All of the above mentioned issues need to be addressed in a vocational language course. Therefore, a target-group-specific vocabulary is emphasized; as participants not only need to deal with colleagues, but also with public authorities, laws and provisions related to the labour market.

This aim also corresponds with the activity oriented approach by Hans-Eberhard Piepho (1974), which emphasizes the importance of authenticity in the classroom-communication: Learners should be enabled to speak for themselves and to realize authentic speaking intentions. 

The course furthermore focuses on conveying technical terms in those fields which are important to the learner’s environment.

Course structure:

A minimum number of 18 participants per course is required. The courses are divided into 5 modules of 100 units each, of which the 5th module is intended for the internship:

Module 1 / 100 units: German for the everyday life and work

The already existing language skills acquired in the previous basic courses at the VHS will be refreshed, solidified and deepened and supplemented with professional language skills. Participants acquire competences in the fields of general and vocational language (ex.: naming options, understanding behavioral rules and safety regulations, making calls, talking about ones education).

 

Module 2/100 units: German on the job

Participants get increasingly familiar with professional vocabulary and basic technical terms from typical occupational fields, talking about different occupations and areas of activity, about their competences and professional inclinations, and about vocational training in Berlin. Participants acquire competences in the field of job-related speech acts (ex.: talking about career paths or perspectives, talking about strengths and weaknesses in a professional context, writing and understanding letters). Use of media for learning support, especially PC use.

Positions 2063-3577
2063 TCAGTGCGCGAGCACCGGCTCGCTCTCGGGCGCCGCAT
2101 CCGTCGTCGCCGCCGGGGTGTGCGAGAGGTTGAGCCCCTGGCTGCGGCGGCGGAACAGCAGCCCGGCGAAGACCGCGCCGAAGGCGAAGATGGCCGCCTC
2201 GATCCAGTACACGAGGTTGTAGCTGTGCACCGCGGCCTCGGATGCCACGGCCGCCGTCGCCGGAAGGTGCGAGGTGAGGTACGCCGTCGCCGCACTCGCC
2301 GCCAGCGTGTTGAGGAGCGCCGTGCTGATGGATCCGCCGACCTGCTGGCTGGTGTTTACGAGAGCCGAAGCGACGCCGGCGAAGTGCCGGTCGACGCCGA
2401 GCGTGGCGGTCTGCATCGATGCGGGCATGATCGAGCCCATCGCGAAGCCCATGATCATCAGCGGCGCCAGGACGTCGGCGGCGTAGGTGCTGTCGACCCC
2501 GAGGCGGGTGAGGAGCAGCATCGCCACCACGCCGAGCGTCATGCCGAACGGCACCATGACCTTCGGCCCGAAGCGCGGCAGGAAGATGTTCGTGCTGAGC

Module 3/100 units and Module 4/100 units are divided into two subject areas

a) German at work (50 units each) and b) Career options (50 units each)

The strengthening and deepening of professional language skills is continued in part a). Knowledge about manners and customs in a professional context are also taught. In part b) the participants deal with more specific topics of occupational activity, such as the VET system, rights and duties in the workplace, employment, the social security system, labour law aspects of employment. The participants also learn how to write applications on the PC. Linguistic education can be supplemented by appropriate field trips to companies or institutions of vocational education (such as the Vocational Information Center) or by the development of missing educational competences, for example in the field of mathematics. At the end of the module, an internal exam according to the language level is carried out.

 

Module 5/100 units

Internship: The four-week internships serve to deepen what has been learned in the course in a company context. It also helps to understand business processes as well as establishing contacts with the training / employment world. The internships are connected to the language modules and can be realized companies or alternatively as a charitable work or in similar occupations. The job coaches support the participants in their search for a company and accompany them if needed. Interns receive a certificate from the company and not only a certificate of attendance. In those cases in which participants are denied an internship by the Immigration Office, the GFBM offers an internship in the GFBM’s own occupational fields.

The implementation of the modules is carried out in a target group-appropriate manner. Possible heterogeneity in terms of learning ability and pace is addresses with increased group division and team teaching. Adequate, interesting course implementation with frequent method changes and inclusion of different media is one of the quality standards, which applies to all language acquisition programmes at GFBM.

The linguistic goal is the acquisition of at least one higher language-level according to CER based on the language level at the start of the course. If the appropriate degree of language competence is attained after the course, participation in the DTZ exam or the telc exam B1/2 is possible for the participants. Otherwise, an internal test is carried out, which is based on the scale and the indicators of telc.